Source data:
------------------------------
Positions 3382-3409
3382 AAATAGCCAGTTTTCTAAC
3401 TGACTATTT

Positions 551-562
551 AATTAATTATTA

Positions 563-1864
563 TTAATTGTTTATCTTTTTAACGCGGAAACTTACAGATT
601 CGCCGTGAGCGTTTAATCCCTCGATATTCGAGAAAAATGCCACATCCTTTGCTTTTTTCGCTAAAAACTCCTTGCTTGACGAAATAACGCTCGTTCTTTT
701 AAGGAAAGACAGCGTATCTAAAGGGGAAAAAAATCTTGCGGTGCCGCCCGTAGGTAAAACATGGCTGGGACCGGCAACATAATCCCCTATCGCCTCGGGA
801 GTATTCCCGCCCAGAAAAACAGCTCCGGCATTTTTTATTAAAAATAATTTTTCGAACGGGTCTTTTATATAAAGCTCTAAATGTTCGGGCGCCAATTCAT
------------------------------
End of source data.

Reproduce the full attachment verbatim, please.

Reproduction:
Positions 3382-3409
3382 AAATAGCCAGTTTTCTAAC
3401 TGACTATTT

Positions 551-562
551 AATTAATTATTA

Positions 563-1864
563 TTAATTGTTTATCTTTTTAACGCGGAAACTTACAGATT
601 CGCCGTGAGCGTTTAATCCCTCGATATTCGAGAAAAATGCCACATCCTTTGCTTTTTTCGCTAAAAACTCCTTGCTTGACGAAATAACGCTCGTTCTTTT
701 AAGGAAAGACAGCGTATCTAAAGGGGAAAAAAATCTTGCGGTGCCGCCCGTAGGTAAAACATGGCTGGGACCGGCAACATAATCCCCTATCGCCTCGGGA
801 GTATTCCCGCCCAGAAAAACAGCTCCGGCATTTTTTATTAAAAATAATTTTTCGAACGGGTCTTTTATATAAAGCTCTAAATGTTCGGGCGCCAATTCAT